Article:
A state constitutional amendment approved by voters prohibits lawmakers from considering bias when making cards. But DeSantis and Senator Rick Scott, his predecessor as governor, have been packing the state Supreme Court with conservative judges since 2015, and some in the Legislature see his proposed card as a sign that he is planning a veto if a less aggressive card reaches his desk. .

“If you’re a lawyer like me and you understand the Voting Rights Act, you understand Florida case law, you understand the court that is in power right now. There is no legal fear,” Sabatini said. “If you are a doofus and not know what you’re doing – and there are many of those in the state government because they are not qualified to hold office, “he added,” so, yes, I think it’s scary.

Top party strategists have called for a certain level of restraint throughout the cycle, calling for lawmakers to sign “10-year cards” that the party can hold until the next redistribution in 2032. But privately, some GOP agents are smoking , that some states have left seats on the table out of fear or myopic thinking.

In Georgia, cardmakers largely left untouched rep. Sanford Bishops (D-Ga.) Southwest Georgia seat, which is not protected under the Voting Rights Act. And in northwest Indiana, cardmakers refused to overwhelm the city of Gary with red counties to oust freshman Frank Mrvan (D-Ind.).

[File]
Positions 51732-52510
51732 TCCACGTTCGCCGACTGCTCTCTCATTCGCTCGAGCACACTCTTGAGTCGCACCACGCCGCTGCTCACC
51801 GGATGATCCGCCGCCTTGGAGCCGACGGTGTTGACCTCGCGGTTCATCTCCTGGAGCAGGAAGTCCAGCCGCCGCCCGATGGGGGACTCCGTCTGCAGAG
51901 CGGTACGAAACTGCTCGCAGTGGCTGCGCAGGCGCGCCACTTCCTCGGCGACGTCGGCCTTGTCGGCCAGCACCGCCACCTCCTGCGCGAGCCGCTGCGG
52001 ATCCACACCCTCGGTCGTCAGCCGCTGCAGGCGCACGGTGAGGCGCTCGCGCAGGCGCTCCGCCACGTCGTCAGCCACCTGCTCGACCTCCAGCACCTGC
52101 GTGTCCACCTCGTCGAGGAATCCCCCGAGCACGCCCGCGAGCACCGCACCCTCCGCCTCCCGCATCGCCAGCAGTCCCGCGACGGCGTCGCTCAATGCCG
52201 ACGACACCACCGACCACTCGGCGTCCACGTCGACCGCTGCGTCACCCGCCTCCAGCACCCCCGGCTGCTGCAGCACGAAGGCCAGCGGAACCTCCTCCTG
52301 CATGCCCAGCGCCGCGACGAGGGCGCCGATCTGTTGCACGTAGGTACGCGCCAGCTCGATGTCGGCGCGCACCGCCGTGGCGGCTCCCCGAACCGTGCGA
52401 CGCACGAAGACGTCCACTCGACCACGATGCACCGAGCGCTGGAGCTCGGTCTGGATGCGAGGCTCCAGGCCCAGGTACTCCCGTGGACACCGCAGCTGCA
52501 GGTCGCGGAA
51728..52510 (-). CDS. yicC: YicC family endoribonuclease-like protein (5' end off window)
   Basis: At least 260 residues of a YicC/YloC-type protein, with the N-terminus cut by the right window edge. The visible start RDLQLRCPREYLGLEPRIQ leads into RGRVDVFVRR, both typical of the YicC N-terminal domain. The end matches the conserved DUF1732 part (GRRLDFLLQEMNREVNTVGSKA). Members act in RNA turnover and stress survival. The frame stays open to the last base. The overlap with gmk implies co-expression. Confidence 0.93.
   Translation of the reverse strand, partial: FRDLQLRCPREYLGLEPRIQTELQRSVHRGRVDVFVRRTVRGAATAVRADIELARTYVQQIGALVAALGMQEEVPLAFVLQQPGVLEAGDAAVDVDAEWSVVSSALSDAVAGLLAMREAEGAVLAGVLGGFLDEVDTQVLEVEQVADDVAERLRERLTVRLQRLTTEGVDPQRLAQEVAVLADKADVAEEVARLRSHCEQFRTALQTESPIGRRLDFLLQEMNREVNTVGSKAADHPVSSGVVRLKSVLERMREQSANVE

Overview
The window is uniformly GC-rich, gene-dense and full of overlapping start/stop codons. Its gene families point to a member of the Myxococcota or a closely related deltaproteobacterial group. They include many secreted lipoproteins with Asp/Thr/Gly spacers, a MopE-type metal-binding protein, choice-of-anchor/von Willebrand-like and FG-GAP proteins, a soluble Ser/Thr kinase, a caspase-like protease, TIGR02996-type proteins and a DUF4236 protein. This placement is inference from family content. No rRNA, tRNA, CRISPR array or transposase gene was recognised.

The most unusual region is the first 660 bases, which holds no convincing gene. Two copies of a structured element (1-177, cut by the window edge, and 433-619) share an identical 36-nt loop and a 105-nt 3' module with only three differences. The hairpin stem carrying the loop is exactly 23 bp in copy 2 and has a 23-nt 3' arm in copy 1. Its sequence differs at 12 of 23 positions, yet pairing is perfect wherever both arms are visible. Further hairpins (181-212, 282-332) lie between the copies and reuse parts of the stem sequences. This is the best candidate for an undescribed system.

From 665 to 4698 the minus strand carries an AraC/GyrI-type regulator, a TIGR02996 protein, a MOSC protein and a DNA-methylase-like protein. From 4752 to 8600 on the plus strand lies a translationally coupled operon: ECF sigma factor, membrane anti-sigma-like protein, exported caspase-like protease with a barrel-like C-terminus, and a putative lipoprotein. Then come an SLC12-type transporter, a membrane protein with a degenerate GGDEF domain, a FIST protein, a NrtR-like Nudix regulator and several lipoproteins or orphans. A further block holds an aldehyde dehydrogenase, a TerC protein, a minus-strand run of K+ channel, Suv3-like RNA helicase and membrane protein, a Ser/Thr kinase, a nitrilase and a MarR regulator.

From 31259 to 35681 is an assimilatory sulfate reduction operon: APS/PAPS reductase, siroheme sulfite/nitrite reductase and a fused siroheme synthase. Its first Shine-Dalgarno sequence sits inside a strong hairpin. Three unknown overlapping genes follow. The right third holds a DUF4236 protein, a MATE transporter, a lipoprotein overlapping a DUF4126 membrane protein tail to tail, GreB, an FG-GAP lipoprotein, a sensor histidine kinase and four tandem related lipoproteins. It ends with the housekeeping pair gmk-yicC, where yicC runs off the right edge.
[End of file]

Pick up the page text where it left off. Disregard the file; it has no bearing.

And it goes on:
“I had concerns like all members, but I succeeded,” Mrvan said. “I realized that very often they choose to keep communities of interest in line.”

The Republicans in Nebraska’s one-chamber legislature were thwarted by a Democratic filibuster – but they did not really try to play hardball, even though their state is one of two that allocates college ballot after congressional district, and Bacon’s district could feature a tight presidential election.

But the divide between country and city, between Omaha and the rest of the state, was also a crucial factor. Kansas needs to navigate a similar division. The management’s favorite proposal released this week would threaten Davids, but the new district would have gone after Joe Biden in the last presidential election. And they appear to have decided to pursue another configuration that would nullify any chance of her re-election by grouping parts of Kansas City with rural areas to the northwest.

In Kentucky, Republicans chose not to crack Louisville, home of the only democratically-held district of the six in the state – even after the incumbent, rep. John Yarmuth, decided to retire.